NEWS
By Knight-Ridder News Service | June 23, 1992
LOS ANGELES -- Seeming to relish what some describe as a role of "attack dog" for his boss, Vice President Dan Quayle yesterday added a controversial rapper's song to his list of targets for criticism.Commenting on Time Warner Inc., the parent company of the record label that released a song called "Cop Killer" by Ice T, Mr. Quayle said: "Here is a very influential corporation, supporting and making money off a record that suggests it's OK to kill cops. I find that outrageous."The vice president's arrival in Southern California coincided with President Bush's signing into law a $1 billion emergency urban aid and summer jobs package.
NEWS
By Colin Campbell, The Baltimore Sun | April 10, 2014
Maryland will receive federal disaster funding to help pay for snow-clearing efforts from a February storm that left a foot and a half of accumulation across parts of the region in a single day, the Federal Emergency Management Agency announced Thursday. No cost estimate from the storm has been released by the state, so it isn't clear how much funding Maryland could get. The funding, distributed through the state, will assist eligible local governments and nonprofits "on a cost-sharing basis for emergency work in Baltimore, Carroll and Howard counties," according to FEMA.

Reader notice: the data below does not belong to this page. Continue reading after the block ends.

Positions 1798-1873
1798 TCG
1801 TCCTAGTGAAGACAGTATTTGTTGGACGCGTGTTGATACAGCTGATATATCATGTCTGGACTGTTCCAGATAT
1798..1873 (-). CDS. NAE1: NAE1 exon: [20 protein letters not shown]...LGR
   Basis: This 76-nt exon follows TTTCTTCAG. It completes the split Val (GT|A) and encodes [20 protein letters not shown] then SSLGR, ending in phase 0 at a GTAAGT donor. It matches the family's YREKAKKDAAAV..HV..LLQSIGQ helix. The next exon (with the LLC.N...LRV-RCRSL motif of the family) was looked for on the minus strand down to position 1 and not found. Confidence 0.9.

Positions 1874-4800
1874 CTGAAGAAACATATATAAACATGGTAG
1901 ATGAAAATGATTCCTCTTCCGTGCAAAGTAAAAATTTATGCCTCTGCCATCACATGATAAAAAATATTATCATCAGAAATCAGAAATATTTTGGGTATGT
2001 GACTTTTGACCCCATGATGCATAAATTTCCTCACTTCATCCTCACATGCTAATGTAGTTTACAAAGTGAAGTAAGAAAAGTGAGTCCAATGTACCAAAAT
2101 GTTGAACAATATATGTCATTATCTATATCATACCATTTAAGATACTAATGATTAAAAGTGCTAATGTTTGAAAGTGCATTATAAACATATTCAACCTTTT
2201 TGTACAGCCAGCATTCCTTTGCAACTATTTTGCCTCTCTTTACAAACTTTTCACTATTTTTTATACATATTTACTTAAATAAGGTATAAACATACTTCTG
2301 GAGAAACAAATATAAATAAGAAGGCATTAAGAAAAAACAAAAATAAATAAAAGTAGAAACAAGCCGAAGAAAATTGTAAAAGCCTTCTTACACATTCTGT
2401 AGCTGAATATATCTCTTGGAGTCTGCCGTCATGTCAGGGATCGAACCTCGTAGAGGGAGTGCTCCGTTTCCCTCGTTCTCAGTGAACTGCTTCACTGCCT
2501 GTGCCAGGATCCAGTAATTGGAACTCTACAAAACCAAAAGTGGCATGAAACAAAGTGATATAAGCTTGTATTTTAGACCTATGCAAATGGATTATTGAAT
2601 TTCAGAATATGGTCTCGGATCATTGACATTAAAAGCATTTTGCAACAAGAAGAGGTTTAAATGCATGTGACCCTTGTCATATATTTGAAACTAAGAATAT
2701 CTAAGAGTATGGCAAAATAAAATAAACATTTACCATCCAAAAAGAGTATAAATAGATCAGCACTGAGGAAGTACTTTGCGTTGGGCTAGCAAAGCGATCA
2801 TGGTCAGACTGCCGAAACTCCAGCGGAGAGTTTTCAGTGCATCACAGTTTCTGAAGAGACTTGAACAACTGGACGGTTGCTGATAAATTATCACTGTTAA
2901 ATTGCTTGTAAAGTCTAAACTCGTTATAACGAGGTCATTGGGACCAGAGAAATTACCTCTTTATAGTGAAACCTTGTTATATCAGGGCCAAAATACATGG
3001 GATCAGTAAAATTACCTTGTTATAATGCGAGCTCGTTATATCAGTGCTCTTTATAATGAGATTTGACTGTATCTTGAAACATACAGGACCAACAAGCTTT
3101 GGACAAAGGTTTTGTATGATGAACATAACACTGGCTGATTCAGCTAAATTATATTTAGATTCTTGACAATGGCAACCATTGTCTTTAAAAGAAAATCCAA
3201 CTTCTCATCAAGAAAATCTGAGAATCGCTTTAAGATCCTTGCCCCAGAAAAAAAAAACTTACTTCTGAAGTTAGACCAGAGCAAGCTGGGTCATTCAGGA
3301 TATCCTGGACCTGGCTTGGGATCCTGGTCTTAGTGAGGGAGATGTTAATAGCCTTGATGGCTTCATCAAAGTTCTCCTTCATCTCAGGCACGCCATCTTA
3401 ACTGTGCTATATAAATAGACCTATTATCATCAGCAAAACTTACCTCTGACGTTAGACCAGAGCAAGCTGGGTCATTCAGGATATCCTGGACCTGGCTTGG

NEWS
By Frank Roylance, The Baltimore Sun | April 13, 2010
Baltimore will receive $2.25 million in federal disaster aid for a December snowstorm, thanks to a re-evaluation of the accumulations recorded for the city during the storm. The city failed to qualify for President Barack Obama's initial disaster declaration for Maryland because of conservative storm totals. BWI Marshall Airport initially recorded 21.1 inches in the first storm. But the total was later revised to 18 inches after the discovery of measuring errors forced the weather service to use its most conservative airport measurements, according to Stephen Zubrick, science and operations officer at the National Weather Service's forecast office in Sterling, Va. To qualify for disaster aid, the city had to have received at least 20.7 inches, said Baltimore's emergency management chief, Robert Maloney.
NEWS
By Chris Guy and Chris Guy,Sun reporter | May 23, 2008
A legislative oversight committee approved tough new regulations yesterday aimed at restoring the Chesapeake Bay's blue crab population by significantly cutting the harvest of female crabs. The rules - approved over the protests of watermen and Eastern Shore lawmakers - mean the season for females will end Oct. 23, about two months early. The rules also impose limits on how many bushels of females watermen can catch. State officials said they had no choice but to impose stiff measures because the crab population has fallen precipitously.
BUSINESS
By Ted Shelsby and Ted Shelsby,SUN STAFF | October 10, 1998
The U.S. Department of Agriculture released its latest forecasts on the fall harvest yesterday, and there was nothing comforting in the numbers for Maryland grain farmers suffering through a second consecutive year of serious drought."